News

Tuesday, September 25, 2018

The Times Editorial Board’s opposition to Assembly Bill 1951, which would allow school districts to swap the state proficiency exams for 11th graders for the SAT or ACT test instead, is misguided. This bill, currently awaiting Gov. Jerry Brown’s signature, is an opportunity for California to give greater control to local school districts and for students of all backgrounds to have a better chance at succeeding on the SAT, an exam already used by many colleges to help determine readiness for admissions.

Earlier this month, the editorial board opposed legislation that would have forced school districts to delay start times until after 8:30 a.m. In that instance, the board felt that local control trumped Sacramento’s wish to dictate the “minutiae” of school operations. Brown wisely concurred by vetoing that legislation.

Tuesday, September 11, 2018

For too many California families, the college application process is expensive and hard to navigate. Fortunately, there’s a solution that would propel more students to be eligible for college admissions.

Giving local school districts the power to choose how students are tested in grade 11 would improve access to college for students of every zip code, ability, and language proficiency level.

Thursday, August 30, 2018

Among the torrent of legislation California lawmakers approved this week are bills mandating school safety plans and classroom door locks and a bill allowing school personnel to file a gun violence restraining order. They are now awaiting Gov. Jerry Brown’s signature — or veto.

None are high-profile items like the bills calling for armed officers in every school and a vast increase in the number of mental health practitioners in schools, which were proposed after the February massacre at Marjory Stoneman Douglas High School in Parkland, Florida. The armed officer bill died in the Assembly and the Legislature passed a drastically scaled-back version of the mental health bill.

Friday, August 17, 2018

California often leads the nation in innovation, including in our public schools. But in the key area of high school testing, several other states have progressed beyond California when it comes to making these assessments more relevant and meaningful to students and their families.

In support of college readiness, states like Connecticut, Delaware, Illinois, Maine and Michigan have received the federal government’s blessing to administer the SAT as part of their state-adopted assessment program. More and more states like these are exercising greater local control when it comes to assessing students in grade 11, and importantly, they are doing so while respecting the needs of special education students and English language learners.

Tuesday, July 24, 2018

White sharks are being sighted off the California coast more than ever before. As the species interacts more and more with humans, researchers find themselves in need of more funding—and beachgoers will have to reevaluate their relationship with an animal most famous for its villainous role on the silver screen.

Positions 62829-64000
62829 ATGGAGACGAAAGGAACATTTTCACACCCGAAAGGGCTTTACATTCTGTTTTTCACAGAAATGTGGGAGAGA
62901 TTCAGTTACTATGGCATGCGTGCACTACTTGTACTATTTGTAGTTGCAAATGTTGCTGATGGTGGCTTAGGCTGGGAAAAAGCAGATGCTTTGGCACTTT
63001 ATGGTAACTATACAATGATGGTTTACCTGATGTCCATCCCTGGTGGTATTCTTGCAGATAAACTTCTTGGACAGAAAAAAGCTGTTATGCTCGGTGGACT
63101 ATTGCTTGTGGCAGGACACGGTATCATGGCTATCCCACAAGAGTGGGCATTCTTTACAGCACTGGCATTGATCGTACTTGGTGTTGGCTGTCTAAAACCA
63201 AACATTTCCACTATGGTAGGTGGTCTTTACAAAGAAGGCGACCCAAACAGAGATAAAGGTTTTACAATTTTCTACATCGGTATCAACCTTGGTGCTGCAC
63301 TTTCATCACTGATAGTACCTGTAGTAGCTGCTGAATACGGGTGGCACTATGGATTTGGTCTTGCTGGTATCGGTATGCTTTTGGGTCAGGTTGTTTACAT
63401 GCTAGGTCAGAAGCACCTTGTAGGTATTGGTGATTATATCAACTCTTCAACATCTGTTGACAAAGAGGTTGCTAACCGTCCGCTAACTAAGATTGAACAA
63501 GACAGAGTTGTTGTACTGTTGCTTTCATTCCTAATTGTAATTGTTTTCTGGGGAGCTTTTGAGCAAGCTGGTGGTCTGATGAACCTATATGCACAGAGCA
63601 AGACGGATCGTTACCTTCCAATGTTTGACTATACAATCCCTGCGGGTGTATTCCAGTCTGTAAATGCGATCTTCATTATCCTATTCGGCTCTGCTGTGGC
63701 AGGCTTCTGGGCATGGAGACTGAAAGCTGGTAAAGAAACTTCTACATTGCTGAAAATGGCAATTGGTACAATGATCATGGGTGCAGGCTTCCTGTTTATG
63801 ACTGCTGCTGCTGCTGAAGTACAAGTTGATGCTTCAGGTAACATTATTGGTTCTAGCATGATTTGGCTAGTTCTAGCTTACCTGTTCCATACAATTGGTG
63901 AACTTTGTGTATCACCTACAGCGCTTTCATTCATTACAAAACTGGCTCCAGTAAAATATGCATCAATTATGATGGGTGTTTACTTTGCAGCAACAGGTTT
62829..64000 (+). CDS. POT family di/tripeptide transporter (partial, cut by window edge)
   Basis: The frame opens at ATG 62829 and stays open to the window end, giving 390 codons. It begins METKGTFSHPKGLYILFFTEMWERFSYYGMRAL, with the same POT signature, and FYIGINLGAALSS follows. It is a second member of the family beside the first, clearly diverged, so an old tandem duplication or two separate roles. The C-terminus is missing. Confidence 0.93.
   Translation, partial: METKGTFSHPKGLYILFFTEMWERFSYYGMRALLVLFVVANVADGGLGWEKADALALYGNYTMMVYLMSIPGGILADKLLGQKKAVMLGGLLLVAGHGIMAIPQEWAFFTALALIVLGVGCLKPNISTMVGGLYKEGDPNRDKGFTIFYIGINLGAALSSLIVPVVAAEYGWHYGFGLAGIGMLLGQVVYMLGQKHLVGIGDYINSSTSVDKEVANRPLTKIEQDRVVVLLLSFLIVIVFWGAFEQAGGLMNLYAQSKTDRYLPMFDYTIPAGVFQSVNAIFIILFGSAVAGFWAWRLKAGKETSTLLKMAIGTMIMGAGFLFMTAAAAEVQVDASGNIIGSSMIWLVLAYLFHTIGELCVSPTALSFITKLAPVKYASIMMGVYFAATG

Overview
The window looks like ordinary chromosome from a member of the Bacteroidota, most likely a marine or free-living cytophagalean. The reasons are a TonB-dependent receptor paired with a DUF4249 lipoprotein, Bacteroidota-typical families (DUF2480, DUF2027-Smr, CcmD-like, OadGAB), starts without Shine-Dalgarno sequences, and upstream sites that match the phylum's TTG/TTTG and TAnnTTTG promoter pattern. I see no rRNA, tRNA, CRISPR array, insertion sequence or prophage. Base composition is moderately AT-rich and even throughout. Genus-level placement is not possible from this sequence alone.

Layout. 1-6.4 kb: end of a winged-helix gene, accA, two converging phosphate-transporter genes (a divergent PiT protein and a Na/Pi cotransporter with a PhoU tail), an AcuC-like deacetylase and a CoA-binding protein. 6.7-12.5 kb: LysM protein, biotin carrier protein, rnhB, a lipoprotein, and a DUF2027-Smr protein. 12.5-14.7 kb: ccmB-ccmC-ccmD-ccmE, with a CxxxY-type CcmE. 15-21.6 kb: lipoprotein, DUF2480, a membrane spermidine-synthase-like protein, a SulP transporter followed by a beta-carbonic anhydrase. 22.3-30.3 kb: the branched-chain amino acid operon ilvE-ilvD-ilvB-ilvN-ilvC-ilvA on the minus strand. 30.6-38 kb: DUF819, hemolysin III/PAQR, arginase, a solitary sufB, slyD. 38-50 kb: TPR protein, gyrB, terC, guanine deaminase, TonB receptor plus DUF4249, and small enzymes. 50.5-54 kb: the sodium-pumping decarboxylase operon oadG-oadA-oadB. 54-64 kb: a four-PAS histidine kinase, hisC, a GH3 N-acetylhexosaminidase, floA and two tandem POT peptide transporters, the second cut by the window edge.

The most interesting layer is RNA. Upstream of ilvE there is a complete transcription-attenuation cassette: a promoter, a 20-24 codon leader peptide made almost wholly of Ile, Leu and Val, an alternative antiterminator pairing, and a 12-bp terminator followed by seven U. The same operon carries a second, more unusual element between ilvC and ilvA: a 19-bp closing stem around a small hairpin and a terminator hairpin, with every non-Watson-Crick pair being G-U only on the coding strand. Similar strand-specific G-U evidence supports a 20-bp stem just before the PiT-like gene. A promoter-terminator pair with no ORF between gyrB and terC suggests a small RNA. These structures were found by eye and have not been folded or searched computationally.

When writer Peter Benchley heard about a 4,550-pound shark that was caught near Montauk in 1964, he became fascinated. He jumped aboard fishing boats to hear stories of great white encounters, dove in cages to get looks up close, and eventually wrote his own fictional narrative in 1974, titled Jaws. The subsequent 1975 Steven Spielberg film—about a rogue, 25-foot-long white shark that developed a taste for human flesh and terrorized a small New England town—ignited a fear of sharks that has lasted for generations.

Friday, March 9, 2018

By ANDREW EDWARDS | aedwards@scng.com | Press-Telegram

PUBLISHED: March 9, 2018 at 10:12 am | UPDATED: March 9, 2018 at 7:57 pm

Community Medical Center Long Beach has stopped accepting emergency room patients receiving advanced life support care from paramedics.

Long Beach’s city government released a statement that said MemorialCare Health System, which operates the East Long Beach hospital, told city government on Wednesday that patients receiving advanced life support from paramedics would need to go to other hospitals as of Thursday.

 

Friday, January 5, 2018

By Assemblymember Patrick O'Donnell

Schools must prepare students for college — or for work.

Every good paying job does not require a college degree and every student is not going to get a college degree. Statistics support these facts. Thankfully, California’s education policy is starting to support these facts as well.

Approximately 30 years ago, California educational policy altered its course. It went from a model that offered students “multiple paths” to success (i.e., vocational opportunities) to a “one-size-fits-all” approach in which every student would get a four-year university degree.

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